I’m Graving, I’m Graving – Graveyard Keeper

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Stardew Valley is very popular. It’s bright, colourful, and very pleasant. People enjoy the simple farming life, the interactions with interesting characters, the world to open up and explore. They revel in the growing of things, the fishing, the dungeon delving. It’s a really charming game that’s rightly loved.

Graveyard Keeper is Stardew Valley’s edgy cousin who listens to only the most brutal tunes and pops ants with a magnifying glass in summer. One day it may grow up a bit, learn some empathy and be a cool metal head rather than an edgelord.

The aesthetic of GK is mostly dark, drab, and miserable. Which is appropriate for the theme. You’re dead(?), but somehow in this purgatory where you have a job and everyone wants something from you. The last keeper has gone, no one seems quite sure where, when, or why. As such, the graveyard is overgrown and falling apart. It’s your job to smarten things up and take care of the bodies that are dropped off periodically by a talking, socialist donkey.

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The bodies are given a rating in red and white skulls. The more white skulls, the better and this will help the overall rating of your graveyard once they’re interred. By undertaking certain tasks on the autopsy table, you can change the number of skulls of either type. Removing fat and blood will reduce one red skull each, whereas removing the heart could replace a red with white or add an additional point to red.

All this has to be done quickly as the body is decomposing at a startling rate, and if you want to get your graveyard score up enough to impress the bishop, you’ll want only the best corpses in your hallowed grounds.

Graves aren’t just holes in the ground, you’ll want to smarten them up some. While you can initially only fashion wooden crosses, you’ll soon be making much nicer markers and frames and even upgrading to stone or even marble (though that’s a way off).

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At the start of the game you’re mostly struggling for resources such as sticks, wood, stone, food and iron ore. It can take quite a while to build up enough of this that you feel you can move on with the plot or properly explore the world. There’s an almost overwhelming amount to do. Corridors need repairing so you can get through to other areas, bridges need repairing, almost everyone you meet will have a task for you, the donkey has a new body for you to deal with every day (which needs immediate attention if you want it to stay in a good state), and your early wooden grave stones/frames will need regular repairs. It’s a lot and you’re not really told what to prioritise.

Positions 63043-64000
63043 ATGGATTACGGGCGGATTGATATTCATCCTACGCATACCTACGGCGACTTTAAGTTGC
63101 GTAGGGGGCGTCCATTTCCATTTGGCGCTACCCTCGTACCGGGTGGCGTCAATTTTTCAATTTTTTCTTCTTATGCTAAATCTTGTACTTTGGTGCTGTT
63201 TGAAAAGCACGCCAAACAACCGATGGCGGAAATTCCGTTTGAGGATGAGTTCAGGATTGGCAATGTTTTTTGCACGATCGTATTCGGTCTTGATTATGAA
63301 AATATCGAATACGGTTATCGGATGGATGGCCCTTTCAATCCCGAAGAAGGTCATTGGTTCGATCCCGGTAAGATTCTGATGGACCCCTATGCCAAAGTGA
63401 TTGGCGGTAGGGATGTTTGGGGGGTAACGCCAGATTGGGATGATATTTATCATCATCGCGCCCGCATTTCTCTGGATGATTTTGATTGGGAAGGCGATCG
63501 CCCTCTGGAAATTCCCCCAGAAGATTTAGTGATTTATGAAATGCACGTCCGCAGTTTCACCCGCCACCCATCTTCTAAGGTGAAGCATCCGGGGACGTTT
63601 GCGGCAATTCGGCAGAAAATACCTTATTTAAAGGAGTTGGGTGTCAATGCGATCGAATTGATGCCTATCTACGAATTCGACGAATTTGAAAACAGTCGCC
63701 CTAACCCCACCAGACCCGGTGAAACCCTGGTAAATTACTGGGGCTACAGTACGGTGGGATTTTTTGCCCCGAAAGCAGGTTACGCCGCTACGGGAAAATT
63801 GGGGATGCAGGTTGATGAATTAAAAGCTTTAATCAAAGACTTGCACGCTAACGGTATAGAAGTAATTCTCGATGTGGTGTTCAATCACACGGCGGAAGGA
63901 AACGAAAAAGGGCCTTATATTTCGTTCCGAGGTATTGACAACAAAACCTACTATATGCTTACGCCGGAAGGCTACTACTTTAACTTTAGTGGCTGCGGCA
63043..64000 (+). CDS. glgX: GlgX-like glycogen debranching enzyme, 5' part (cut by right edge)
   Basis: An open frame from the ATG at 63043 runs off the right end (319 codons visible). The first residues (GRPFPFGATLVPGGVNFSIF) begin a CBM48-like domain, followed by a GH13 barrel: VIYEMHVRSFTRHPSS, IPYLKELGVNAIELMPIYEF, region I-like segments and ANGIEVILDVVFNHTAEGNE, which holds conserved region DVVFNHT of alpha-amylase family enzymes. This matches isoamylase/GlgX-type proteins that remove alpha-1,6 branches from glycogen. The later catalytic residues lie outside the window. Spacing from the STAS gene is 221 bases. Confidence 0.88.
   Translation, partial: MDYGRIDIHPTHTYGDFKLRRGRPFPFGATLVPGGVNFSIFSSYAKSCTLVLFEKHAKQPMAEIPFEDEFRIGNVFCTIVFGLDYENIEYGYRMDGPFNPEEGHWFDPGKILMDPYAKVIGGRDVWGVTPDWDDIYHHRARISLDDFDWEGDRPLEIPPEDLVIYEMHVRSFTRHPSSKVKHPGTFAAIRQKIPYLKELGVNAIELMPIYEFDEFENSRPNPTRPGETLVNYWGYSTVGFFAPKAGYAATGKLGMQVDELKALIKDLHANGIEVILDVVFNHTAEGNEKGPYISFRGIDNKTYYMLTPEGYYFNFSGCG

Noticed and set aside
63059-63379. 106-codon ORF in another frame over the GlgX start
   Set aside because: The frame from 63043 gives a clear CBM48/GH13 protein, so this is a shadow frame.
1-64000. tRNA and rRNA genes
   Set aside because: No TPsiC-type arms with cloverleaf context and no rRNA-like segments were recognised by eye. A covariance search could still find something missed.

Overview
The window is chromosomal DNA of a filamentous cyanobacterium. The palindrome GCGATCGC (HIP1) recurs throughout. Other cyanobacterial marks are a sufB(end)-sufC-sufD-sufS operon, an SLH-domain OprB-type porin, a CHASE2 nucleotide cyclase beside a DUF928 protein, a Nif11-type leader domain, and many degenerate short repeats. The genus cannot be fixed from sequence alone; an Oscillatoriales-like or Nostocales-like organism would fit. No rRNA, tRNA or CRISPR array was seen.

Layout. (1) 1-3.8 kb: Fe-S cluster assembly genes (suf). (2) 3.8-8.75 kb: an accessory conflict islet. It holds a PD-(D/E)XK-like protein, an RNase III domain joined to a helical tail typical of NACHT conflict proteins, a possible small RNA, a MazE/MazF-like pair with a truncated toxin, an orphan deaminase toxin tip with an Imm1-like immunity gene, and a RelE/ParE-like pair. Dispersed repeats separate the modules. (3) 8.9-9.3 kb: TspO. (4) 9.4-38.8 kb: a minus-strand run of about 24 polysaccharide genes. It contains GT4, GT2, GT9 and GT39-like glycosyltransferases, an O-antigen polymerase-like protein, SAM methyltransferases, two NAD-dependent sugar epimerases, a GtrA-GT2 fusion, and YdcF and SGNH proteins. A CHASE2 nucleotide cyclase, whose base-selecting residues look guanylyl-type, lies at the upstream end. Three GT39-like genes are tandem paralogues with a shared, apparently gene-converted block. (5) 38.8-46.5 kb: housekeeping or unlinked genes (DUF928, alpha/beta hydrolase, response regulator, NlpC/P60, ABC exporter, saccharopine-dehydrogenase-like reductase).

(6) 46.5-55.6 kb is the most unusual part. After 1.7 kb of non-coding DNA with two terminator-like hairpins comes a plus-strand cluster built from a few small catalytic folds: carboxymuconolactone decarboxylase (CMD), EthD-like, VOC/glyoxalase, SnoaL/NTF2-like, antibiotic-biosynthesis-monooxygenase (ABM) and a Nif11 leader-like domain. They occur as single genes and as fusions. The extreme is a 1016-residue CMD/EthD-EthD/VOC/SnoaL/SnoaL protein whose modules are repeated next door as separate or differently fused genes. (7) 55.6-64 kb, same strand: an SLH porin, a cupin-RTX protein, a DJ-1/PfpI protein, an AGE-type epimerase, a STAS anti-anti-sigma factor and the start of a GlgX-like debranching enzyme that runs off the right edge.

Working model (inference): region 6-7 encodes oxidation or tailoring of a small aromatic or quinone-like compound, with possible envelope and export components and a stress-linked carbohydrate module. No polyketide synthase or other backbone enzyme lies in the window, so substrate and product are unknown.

Having enough to do is fine, but the stamina system can make each day feel ridiculously short, especially before you upgrade your tools and equipment, and get your farm working so you can produce bread.

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Luckily, after a while, the donkey decides that they won’t deliver you bodies unless you can grease their wheels (literally and metaphorically). This means that you can just ignore the request until you’re ready for another corpse. It’s also around this time that you have everything that you need to start upgrading your graveyard items to stone, which will also provide you more food. Time to take a breath.

There’s a lot to do and around now you’ll have access to most of it. There’s multiple tech trees to unlock, bridges to repair, blockages to clear, resource gathering, fishing, holding weekly mass, extensive farming, upgrading all your workstations, work space, tools, equipment, graveyard, church, doing a scientific study of just about every item in the game, alchemy, embalming, fetch quests, raising the dead to serve you, dungeon crawling, trading to unlock additional items for sale, oh, and there’s all the story stuff.

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You might say that all that sounds more dark/goth than edgy, and you’d be right. What creeps into edgy for me was that the local inquisitor insists on burning people as witches. Furthermore, they set up a whole quest for you to grow grapes and make your own wine, so you can get their soldiers drunk because they’ll find more witches that way. Not only that but you have to print up fliers for the latest witch burning because attendances are down. It doesn’t feel a million miles from historical accuracy, but it’s gross nonetheless. I’m all about death, science, and exploration, but the religious aspects of this game squick me mightily. That and the unnecessary use of a slur for one of the character names. They don’t have a name just a title and [current year argument] devs should know better.

Graveyard Keeper piles a huge number of tasks (and generally just stuff) on you in the hope of eventually getting your character reunited with their love. And while that goal may be achievable, it’s done in such a half-assed way that the ending of the game feels like the dev is just flipping you off before rolling credits. Making a quick joke about making loads of DLC to fill out the ending really doesn’t help it’s case in the least.

Pros:

  • A very engaging gameplay loop
  • Interesting setting
  • Lots to do

Cons:

  • Piss weak ending
  • Unnecessary use of a slur in a character title
  • Gross religious BS

Final Score: 5/10